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From Phil Stanhope <stanh...@gmail.com>
Subject Re: A Call to Arms: Fighting the SharePoint/SQL Mobile Development Stack
Date Mon, 18 Apr 2011 14:28:18 GMT
I'd avoid getting stuck in the .NET is bad thinking. SharePoint and Dynamics
both have very rich WS-* compliant APIs in front of their data tier.

Having built apps that do exactly what the user scenarios are I think it's
best to think through a couple of points about data and potential for
concurrent updates.

1. The technician scenario inherently avoid many concurrency problems
because each technician ONLY gets their tickets. They have access to nobody
else's -- they are on a spoke.

2. The manager of the technicians has a view to all tickets and time a
ticket is opened. Some sort of data crumb needs to be left at time of ticket
"checkout" such that a conflict can be dealt with if, upon return (e.g.
technician got in a car accident and another technician was dispatched),
that any attempt to update the ticket is denied and manual reconcilation can
occur.

3. Because the backend stack has all sorts of HTTP(S) accessible web
services ... the client can be completely agnostic as to backend data store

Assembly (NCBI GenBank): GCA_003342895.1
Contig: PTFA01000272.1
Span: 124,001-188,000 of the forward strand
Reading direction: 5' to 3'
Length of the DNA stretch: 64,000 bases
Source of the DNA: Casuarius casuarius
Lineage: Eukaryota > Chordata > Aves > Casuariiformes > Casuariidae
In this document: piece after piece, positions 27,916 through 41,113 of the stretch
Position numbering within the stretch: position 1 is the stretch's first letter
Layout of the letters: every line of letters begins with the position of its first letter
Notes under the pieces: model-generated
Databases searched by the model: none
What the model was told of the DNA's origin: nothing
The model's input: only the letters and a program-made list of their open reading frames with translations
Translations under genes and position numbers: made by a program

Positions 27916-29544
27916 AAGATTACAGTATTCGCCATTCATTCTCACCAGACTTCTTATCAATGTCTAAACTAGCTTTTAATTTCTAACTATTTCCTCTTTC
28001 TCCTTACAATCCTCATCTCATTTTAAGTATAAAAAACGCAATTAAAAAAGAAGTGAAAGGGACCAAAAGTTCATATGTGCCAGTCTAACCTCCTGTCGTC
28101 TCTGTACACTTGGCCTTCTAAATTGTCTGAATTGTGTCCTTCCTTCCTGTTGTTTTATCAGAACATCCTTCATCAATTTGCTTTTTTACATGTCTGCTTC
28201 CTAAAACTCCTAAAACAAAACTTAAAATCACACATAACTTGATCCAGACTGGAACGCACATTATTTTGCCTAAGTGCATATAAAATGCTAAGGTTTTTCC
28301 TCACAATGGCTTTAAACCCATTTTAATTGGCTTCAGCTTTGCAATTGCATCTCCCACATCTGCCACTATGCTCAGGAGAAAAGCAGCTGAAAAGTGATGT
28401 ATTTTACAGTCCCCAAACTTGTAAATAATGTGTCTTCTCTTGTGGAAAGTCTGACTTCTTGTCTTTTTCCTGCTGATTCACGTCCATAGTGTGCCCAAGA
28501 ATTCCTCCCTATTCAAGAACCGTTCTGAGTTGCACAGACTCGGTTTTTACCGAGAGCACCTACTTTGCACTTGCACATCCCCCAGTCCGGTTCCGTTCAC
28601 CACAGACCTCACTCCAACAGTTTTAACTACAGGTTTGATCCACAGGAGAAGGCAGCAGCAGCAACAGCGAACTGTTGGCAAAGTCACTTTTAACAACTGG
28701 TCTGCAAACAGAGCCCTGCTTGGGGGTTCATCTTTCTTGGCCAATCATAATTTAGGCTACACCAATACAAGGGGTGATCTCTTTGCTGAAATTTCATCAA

and backend (SharePoint/Dynamics) presentation of the data form the hub's
perspective.

4. CouchDB can solve a significant part of the problem if it's used as the
temporary activity store. Data is copied out from SharePoint/Dynamics into a
master CouchDB database. Then Couch's ability to replicate shards (specific
technician's data) is used. Couch is used to manage conflicts on document
updates. Document update hooks at the hub are then used to push completed
tickets back into the main data depots.

The more that you can construct the dataflows such that it's truely hub and
spoke with human behavior enforcing the data update cycles ... the less
likely that any conflicts will ever occur in the first place.

This model has been proven time and time again against Lotus Notes and
similar partial replica synchronized systems for the past 25+ years.

The system can never be ACID ... but so what. Decrease the likelihood of
conflict in the first place ... and put the conflict resolution of the hands
of the few people who can resolve the conflict by manual intervention at the
point in time that it happens / is discovered.


On Mon, Apr 18, 2011 at 9:30 AM, Jason Lane <jasonlanexml@googlemail.com>wrote:

> On 18 April 2011 13:53, Chad Cross <chadcross@gmail.com> wrote:
>
> > It's encouraging that you were able to propose that sort of solution at
> > such
> > a company.
> >
> > I have a surprise meeting in 4 hours to discuss "solutions".  I think
> this
> > may be an admittance that SharePoint is not the right solution for what
> we
> > want, but unfortunately I don't have much of anything to show in such a
> > short period of time.
> >
> > Here is the basic usage scenario:
> >
> >   1. Technican approaches downloads building information/ticket
> information
> >   to his/her mobile for a service request.
> >   2. Technican enters building and no longer has connectivity to the
> remote
> >   server
> >   3. Technican enters data on their mobile about the work they've
> completed